What is the ‘Sandwich Generation’?
When you hear the term the “Sandwich Generation,” most would relate it to food or be perplexed about it, and most people reading this are part of that generation without realizing it. The term refers to people in their 40s-50s working full-time jobs, taking care of their kids, and having to look after their parents in some capacity.
The rising demographic already accounts for about 47% of adults in their 40s and 50s who have a parent 65 or older and are raising a youngster or supporting a grown child. One in seven of these adults are financially assisting both their parents and one or more children. Now, while it may seem straightforward, there are different categories people in the sandwich generation can be in.
The Traditional Sandwich Generation is mentioned above, while the “Club Sandwich Generation” refers to older adults in their 50s or 60s who are wedged between aging parents, adult children, and possibly grandchildren. This term can also be for younger adults in their 30s or 40s with young children, elderly parents, and elderly grandparents. The last category is the “Open-Faced Sandwich Generation,” which is anyone who’s non-professionally involved in elder care, which is an estimated 25% of individuals at some point in their lives.
With the current economy and expenses, many families can’t afford to send their elderly to retirement homes or don’t trust others to care for their elderly, so most are held with the responsibility and take on more than they can handle. According to a Pew Research Center study, among those who are providing financial support to an aging parent and supporting a child of any age, 28% say they live comfortably, 30% say they have enough to meet their basic expenses with a little left over for extras, 30% say they’re just able to meet their basic expenses, and 11% say they don’t have enough to even meet their basic expenses.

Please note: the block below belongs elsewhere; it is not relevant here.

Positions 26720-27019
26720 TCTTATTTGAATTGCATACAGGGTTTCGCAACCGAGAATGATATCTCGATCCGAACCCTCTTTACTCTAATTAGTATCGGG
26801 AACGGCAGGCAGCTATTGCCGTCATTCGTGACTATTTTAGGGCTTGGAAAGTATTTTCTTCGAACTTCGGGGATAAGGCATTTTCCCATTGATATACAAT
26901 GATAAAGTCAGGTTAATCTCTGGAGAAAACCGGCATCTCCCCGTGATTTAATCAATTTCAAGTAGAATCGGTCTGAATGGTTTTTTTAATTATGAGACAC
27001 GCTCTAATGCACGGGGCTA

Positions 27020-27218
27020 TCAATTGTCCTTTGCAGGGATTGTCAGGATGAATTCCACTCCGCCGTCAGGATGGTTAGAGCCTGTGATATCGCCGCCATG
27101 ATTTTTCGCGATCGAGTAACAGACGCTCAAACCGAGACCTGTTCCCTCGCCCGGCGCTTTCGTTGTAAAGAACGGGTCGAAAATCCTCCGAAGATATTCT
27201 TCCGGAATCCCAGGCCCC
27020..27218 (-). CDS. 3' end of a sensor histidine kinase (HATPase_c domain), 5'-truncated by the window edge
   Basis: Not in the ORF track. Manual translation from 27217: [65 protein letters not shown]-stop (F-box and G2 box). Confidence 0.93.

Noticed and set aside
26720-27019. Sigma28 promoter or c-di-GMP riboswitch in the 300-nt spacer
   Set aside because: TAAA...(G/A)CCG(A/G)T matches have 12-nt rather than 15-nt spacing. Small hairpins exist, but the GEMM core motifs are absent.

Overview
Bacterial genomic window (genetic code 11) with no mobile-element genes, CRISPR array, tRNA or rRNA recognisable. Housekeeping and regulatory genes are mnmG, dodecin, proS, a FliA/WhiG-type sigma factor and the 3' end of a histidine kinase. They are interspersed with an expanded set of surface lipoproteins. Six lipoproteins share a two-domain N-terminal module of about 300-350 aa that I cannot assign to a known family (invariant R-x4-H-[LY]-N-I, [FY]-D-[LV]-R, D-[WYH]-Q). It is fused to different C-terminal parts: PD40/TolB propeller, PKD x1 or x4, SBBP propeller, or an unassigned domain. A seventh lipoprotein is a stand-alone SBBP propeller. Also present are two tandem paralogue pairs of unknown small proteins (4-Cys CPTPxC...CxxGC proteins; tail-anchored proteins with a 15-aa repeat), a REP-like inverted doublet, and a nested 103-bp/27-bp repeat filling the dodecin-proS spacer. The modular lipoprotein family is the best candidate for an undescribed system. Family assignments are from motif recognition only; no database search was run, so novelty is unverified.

“In the US right now, older adults are, on average, better off financially than younger adults are. So, they don’t always need as much financial support as these young adults, the millennials, who were hit hard with the Great Recession and struggled to get their financial footing,” said Kim Parker, director of social trends research at the Pew Research Center. “And now we’ve got a new generation of young adults who are coming of age in a pandemic, and having moved back in with their parents.”
With the financial burden, many caretakers experience burnout and feelings of depression, guilt, and isolation. Others find it hard to play multiple roles, such as partner, parent, friend, and child, leading to psychological issues as they struggle with being pulled in multiple directions everyday.
There aren’t many solutions experts can give to caretakers, but a few experts recommend.
• Help financially dependent adult children get started in the world with job tips, advice, etc. If they live in their own place, consider the cost savings of moving them back into your home.
• Consider having aging parents move into your home to curb expenses.
• Think about providing your parents with part time in-home senior care, as even a few hours of outside assistance can be a lifesaver when it comes to relieving caregiver stress.
• Elderly and children of a certain age enrolled in higher education often qualify for tax benefits and breaks. Medical expense claims can also reduce federal tax liability.